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Feeling Like a Gentle Discipline Failure? Try this.

Having an “I’m a failure” day? You’re not alone, no matter what it may look like on facebook, Instagram or Pinterest. In a bizarrely ironic twist, parenting in the Internet Age gives us more information at our fingertips than ever before, and more impossibly beautiful and perfect images of other parents to compare ourselves to than any other generation of parents would have been exposed to. This combination simultaneously empowers us to parent in a more informed, intentional way, and hands us an enormous stick to flog ourselves with when we don’t measure up.


Take a deep breath. Grab a tissue. You are OK.

Put on a video for the kids (It will be OK), or find five minutes for yourself some other way. Here are a few things that might help you come back to center.

  1. What is going on in your body? Name it. This might sound something like, “I am noticing a lot of tightness in my forehead and around my eyes, I have a heaviness in my chest, it feels like I have a rock in the pit of my stomach, my left hip is aching, and I can feel tears around my eyes.” If there are large areas of your body that you can’t really feel, name that too. “My hands and feet are cold, and my torso feels numb.” How will this help? Our body communicates our emotional state to our brain from our internal organs (heart, gut, throat and face especially), and learning to access this information can help us understand what we are feeling.
  2. If there is one body sensation that stands out more than the rest, feel into that. Ask yourself, “If this body sensation had a emotional quality, what would it be?” Say whatever word pops into your head. It can be surprisingly accurate.
  3. Invite yourself to think of someone you have a good relationship with, someone with whom you feel warmth and safety. This can be a person from your past like a grandmother or a kind neighbour, someone from your present, a companion animal, even a place in the world where you feel safe and cared for, like your home or a particular bit of forest. Imagine this person sitting beside you, or you going to your safe place.
  4. If this person/place were to guess what you were feeling, what would they guess? Try this list if you are stuck for words.
  5. If this person/place were to guess what you need right now, what would they guess? Try to guess needs that are not linked to specific people doing specific things. Instead of, “I need my child to listen to me,” try this instead, “I need to be seen and heard, to know that I matter to others.” Here’s a list of needs words that might be helpful.
  6. Sometimes, once feelings and needs are named, there is a flash of recognition. Like, “Wow, of course I got so upset. No wonder!” Sometimes long-buried memories of other times in the past when these needs were not met will also come up. Be gentle with yourself here.
  7. Take a few deep breaths. Have your body sensations changed? Try scanning through and naming them again. Sometimes there is a shift in your body when specific feelings and needs words are named.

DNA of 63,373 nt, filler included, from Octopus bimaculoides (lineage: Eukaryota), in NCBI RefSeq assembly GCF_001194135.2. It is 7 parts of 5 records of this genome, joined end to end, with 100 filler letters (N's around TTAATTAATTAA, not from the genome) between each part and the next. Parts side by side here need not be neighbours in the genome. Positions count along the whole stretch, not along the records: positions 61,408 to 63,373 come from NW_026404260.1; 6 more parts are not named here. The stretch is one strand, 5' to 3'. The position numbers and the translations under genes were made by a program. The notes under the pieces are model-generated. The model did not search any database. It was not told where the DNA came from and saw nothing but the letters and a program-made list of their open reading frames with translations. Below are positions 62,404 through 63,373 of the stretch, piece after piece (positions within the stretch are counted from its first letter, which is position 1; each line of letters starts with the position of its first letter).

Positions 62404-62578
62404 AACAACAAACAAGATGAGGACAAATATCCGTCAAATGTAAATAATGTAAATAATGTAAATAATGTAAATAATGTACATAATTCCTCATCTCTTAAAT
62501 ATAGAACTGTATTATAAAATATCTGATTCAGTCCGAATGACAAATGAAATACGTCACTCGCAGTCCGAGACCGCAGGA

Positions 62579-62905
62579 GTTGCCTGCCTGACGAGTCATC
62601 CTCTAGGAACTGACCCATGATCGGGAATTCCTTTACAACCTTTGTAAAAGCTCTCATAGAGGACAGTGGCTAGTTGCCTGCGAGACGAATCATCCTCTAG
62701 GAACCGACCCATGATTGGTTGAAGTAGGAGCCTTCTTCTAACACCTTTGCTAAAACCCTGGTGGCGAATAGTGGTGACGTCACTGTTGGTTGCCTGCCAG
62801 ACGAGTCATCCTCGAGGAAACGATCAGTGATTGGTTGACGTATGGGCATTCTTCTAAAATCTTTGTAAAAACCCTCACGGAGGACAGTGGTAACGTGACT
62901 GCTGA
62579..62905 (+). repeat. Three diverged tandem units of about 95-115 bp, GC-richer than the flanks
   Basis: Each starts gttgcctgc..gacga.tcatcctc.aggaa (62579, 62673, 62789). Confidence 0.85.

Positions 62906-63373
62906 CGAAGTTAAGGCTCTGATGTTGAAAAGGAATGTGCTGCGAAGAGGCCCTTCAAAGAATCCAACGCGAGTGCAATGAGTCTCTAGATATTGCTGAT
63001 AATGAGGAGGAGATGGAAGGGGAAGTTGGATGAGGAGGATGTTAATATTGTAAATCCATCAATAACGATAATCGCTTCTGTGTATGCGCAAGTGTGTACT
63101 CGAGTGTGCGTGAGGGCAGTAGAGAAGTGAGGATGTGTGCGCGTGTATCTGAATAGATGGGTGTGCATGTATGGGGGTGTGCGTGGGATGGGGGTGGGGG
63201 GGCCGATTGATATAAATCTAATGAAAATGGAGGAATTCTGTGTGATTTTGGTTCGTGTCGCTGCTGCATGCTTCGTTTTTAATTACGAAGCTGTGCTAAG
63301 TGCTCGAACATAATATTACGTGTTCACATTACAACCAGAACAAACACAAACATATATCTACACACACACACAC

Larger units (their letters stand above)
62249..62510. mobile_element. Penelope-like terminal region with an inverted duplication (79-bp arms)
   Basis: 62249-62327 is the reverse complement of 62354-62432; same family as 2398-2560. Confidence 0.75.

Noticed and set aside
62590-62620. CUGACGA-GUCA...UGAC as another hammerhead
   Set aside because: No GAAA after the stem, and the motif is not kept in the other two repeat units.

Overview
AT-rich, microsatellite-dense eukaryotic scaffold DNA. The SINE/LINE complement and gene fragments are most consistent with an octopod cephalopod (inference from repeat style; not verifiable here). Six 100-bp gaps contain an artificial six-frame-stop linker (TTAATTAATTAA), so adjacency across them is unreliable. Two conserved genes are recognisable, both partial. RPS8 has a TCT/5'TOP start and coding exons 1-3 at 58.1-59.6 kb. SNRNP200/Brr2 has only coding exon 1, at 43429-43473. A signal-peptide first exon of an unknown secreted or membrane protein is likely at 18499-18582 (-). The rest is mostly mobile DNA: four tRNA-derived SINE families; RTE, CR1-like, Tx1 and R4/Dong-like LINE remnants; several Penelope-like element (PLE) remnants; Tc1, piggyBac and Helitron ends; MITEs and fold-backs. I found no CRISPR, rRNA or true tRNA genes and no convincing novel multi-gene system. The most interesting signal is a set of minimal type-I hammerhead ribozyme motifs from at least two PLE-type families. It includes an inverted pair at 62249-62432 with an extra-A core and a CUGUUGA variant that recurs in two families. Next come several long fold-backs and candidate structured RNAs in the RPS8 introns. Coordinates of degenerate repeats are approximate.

8. When you feel ready, (or when the video is done!), go back to your kids. If you need to make an apology, and you are feeling noticeably calmer, now is a good time. Try to use words that make it clear that you are taking responsibility for what you did/said, that you wish you hadn’t done things that way, and that you are ready to hear how they feel about what happened. If you are still very upset, or can’t think of how to apologize without blaming or explaining, wait until you can get more support from someone else or go through the process above again.

For me, giving myself gentleness, warmth and care when I have “screwed up” was (and still is!) a pretty radical thing to do. It takes practice, because we are so used to directing our warmth and care to others instead of towards ourselves. But when we are able to access that warmth and forgiveness for ourselves, we open up to the possibility of being both imperfect and loved at the same time.

If warmth and gentleness towards yourself is not available right now, or if you would like help or accompaniment through the process, I am available for empathy sessions over the phone or skype. I will listen and gently guide you through the process above, helping to make guesses about what you might be feeling or needing. If you’re interested, send me an email and we can work through the details together.

With gratitude to Sarah Peyton and Eric Bowers, who taught me this process and showed me how to practice it.

Comments on this entry are closed.

  • Kristine January 7, 2016, 12:33 pm

    I’m really enjoying reading your posts. I found your blog while trying to calm down after a particularly embarrassing play date mishap with my two year old (googling NVC and toddlers). I find it really helpful to see how you incorporate self-care/empathy with your parenting approach. I’ve had a hard time finding like-minded moms in-person, and your openness and honesty have given me a good dose of belonging. Much gratitude for so many “me too” moments!

    • michelle January 7, 2016, 1:27 pm

      I’m so glad you’re finding some belonging and shared reality here! Thank you so much for leaving such a lovely comment, Kristine. <3